A Houston man wanted on a charge of attempted murder of a police officer surrendered to police Tuesday with help from activist Quanell X.
The Houston Chronicle reported June 18 that police were searching for a man who may have been struck by a bullet when a police officer discharged a gun after seeing another man holding a gun at 5500 Antoine on June 16.
The alleged gunman, Elliott Nathaniel Guerrero, contacted the Chronicle on Monday to insist that he did not have a weapon at the time he was shot. Crying, Guerrero confirmed that he was shot in his leg. He insisted, however, that the officer was not being truthful about his being in possession of a handgun.
A Chronicle reporter urged Guerrero to surrender, but the man said he feared police would retaliate. The reporter referred him to Quanell X, who had previously escorted suspects to police custody, and alerted police.
Quanell X met Guerrero at a gas station on the Katy Freeway about noon Tuesday, and Guerrero hopped into a Hummer H2 driven by a member of Quanell X’s New Black Panther Party.
Guerrero said he was willing to surrender after Quanell X reassured him.
“Just the way he spoke to me, he made me feel comfortable,” Guerrero said. “I was ready to turn myself in, but I just wanted someone to have my back through the process.”
Counting Guerrero, Quanell X has facilitated the surrender of 23 fugitives, including the controversial June 2004 surrender of Derrick Forney, who was wanted on suspicion of shooting and wounding a police officer.
During that incident, Houston Police Department officers surrounded Quanell X’s Hummer on Texas 288 when the activist and Forney were en route to police headquarters. Forney was taken into custody, but Quanell X was charged with evading arrest.
A Harris County jury later found Quanell X guilty of a misdemeanor count of fleeing police. He was sentenced to six months of probation, fined $300 and ordered to perform 30 hours of community service.
Despite the incident, Quanell X said Tuesday that he felt compelled to continue assisting with surrenders to ensure the public’s safety.
“If I don’t help them, who will?” he said. “Someone has to help facilitate and be a peaceful negotiator so no harm comes to officers, suspects or the community.”
After the Forney incident, Police Chief Harold Hurtt said the department would no longer allow private citizens to arrange to bring suspects or fugitives to police. Guerrero, however, was the second fugitive that Quanell X has helped surrender since the Forney incident.
No policy against deals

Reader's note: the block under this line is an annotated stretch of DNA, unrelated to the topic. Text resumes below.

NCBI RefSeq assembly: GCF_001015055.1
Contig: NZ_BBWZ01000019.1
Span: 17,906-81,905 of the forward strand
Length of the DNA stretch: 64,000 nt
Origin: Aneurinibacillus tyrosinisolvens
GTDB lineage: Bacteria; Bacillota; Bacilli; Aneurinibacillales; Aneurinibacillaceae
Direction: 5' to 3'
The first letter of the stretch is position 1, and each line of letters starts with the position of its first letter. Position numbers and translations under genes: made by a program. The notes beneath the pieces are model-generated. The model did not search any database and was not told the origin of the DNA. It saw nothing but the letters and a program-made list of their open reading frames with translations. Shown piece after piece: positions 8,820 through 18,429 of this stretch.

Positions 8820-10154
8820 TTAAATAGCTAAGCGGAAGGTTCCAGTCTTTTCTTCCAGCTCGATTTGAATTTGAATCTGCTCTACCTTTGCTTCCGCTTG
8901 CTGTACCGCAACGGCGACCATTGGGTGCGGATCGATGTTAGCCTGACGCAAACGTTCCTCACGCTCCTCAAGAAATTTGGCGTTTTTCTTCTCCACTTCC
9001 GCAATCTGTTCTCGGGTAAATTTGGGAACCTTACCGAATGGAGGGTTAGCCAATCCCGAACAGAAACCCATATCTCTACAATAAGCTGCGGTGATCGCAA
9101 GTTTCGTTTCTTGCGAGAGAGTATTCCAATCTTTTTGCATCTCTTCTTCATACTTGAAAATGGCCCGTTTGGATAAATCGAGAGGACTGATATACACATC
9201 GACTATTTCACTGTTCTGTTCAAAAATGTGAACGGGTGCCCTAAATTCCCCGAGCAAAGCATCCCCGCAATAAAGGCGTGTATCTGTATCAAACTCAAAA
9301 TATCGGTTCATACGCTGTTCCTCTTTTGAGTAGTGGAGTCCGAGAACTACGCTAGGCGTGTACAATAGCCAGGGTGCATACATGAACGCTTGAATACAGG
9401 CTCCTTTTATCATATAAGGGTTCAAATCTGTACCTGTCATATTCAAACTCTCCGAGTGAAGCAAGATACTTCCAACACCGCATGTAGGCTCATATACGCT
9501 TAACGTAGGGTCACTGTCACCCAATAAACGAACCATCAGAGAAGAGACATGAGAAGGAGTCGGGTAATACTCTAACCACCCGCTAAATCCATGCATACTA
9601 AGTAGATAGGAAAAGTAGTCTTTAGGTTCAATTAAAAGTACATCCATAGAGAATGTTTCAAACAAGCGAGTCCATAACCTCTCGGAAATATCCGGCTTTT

Houston police spokesman Alvin Wright said there is no policy preventing HPD from dealing with Quanell X or any citizen in surrendering fugitives.
“We don’t encourage making those kinds of arrangements, but … sometimes that’s the only way a person will turn themselves in,” he said.
On Tuesday, Guerrero wore a bandage from the single gunshot wound he sustained to the back of his left leg — a wound he says is evidence that HPD Sgt. J.R. Chase shot him without provocation.
The group drove to a downtown parking lot, where Guerrero sank into a wheelchair. Flanked by New Black Panther members dressed in black uniforms, Quanell X wheeled Guerrero to the HPD headquarters at 1200 Travis, where he was met by a throng of reporters before detectives escorted him away.
Houston police said Chase, a 21-year veteran officer, responded to a call at 10 p.m. June 16 about an assault with weapons. A caller told Chase that one suspect had a gun.
While driving up to the complex, police said, Chase found a chaotic scene with up to 100 people. A person at the scene told Chase that he had been assaulted by Guerrero and the suspect’s brother, Joshua. The witness also said Guerrero was armed with a gun.
At the scene, Chase ordered Guerrero to lie on the ground on his stomach. Distracted by a witness, Chase said he turned his head then looked back at Guerrero to see that the suspect had stood up, pulled a pistol out of his waistband and pointed the gun at the officer.
Chase said he thought Guerrero fired the weapon at him once before the officer discharged his weapon twice.
Guerrero said the incident started when he confronted a young man he thought had stolen his $2,000 necklace. Guerrero admits that he hit the man at least twice, but he said he never had a gun.
But police say witnesses confirmed Chase’s story.
Guerrero’s brother, Joshua, also was arrested and charged with aggravated assault. Both have prior felony convictions.